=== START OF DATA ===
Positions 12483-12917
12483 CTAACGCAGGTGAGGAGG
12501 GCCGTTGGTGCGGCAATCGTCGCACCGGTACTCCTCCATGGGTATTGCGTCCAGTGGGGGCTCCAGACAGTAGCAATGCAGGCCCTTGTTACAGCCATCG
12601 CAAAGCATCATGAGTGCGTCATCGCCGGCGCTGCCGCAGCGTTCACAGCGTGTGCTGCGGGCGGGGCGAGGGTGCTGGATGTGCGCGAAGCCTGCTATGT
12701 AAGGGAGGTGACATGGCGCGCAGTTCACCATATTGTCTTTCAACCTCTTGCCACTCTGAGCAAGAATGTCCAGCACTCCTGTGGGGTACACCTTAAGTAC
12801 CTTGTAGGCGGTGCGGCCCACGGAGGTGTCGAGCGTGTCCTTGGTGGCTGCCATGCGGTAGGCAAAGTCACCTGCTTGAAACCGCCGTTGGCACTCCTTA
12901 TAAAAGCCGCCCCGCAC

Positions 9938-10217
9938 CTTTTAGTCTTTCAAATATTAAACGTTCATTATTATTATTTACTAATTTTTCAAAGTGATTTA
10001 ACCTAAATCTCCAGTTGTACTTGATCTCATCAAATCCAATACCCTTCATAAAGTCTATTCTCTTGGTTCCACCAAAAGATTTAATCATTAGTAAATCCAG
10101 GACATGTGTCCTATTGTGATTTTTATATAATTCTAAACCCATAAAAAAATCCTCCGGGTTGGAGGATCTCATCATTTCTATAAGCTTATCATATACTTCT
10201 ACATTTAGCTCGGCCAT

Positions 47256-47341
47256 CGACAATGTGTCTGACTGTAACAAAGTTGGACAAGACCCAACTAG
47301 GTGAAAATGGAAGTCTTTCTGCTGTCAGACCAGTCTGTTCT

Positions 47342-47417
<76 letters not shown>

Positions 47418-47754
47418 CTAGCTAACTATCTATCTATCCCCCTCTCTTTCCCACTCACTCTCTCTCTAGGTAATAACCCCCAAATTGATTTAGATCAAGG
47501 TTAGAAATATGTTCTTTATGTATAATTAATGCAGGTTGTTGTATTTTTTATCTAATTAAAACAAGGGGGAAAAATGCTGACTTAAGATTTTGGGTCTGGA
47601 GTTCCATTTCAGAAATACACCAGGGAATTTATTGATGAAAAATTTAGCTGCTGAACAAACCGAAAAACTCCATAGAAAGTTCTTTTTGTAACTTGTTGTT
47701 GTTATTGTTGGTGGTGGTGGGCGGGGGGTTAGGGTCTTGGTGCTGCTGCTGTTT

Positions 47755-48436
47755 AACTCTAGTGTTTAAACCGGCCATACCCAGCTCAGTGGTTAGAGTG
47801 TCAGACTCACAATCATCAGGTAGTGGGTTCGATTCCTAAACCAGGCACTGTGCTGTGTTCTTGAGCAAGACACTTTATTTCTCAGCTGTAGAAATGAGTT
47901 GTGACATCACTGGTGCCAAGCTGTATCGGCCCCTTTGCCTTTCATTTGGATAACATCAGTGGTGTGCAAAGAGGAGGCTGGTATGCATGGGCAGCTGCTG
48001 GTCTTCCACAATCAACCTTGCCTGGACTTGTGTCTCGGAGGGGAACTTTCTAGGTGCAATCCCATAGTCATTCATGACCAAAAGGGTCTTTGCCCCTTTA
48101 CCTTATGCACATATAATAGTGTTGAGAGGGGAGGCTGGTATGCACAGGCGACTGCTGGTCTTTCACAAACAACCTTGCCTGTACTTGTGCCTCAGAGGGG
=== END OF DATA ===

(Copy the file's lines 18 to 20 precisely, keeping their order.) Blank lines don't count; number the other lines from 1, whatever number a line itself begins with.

Positions 47418-47754
47418 CTAGCTAACTATCTATCTATCCCCCTCTCTTTCCCACTCACTCTCTCTCTAGGTAATAACCCCCAAATTGATTTAGATCAAGG
47501 TTAGAAATATGTTCTTTATGTATAATTAATGCAGGTTGTTGTATTTTTTATCTAATTAAAACAAGGGGGAAAAATGCTGACTTAAGATTTTGGGTCTGGA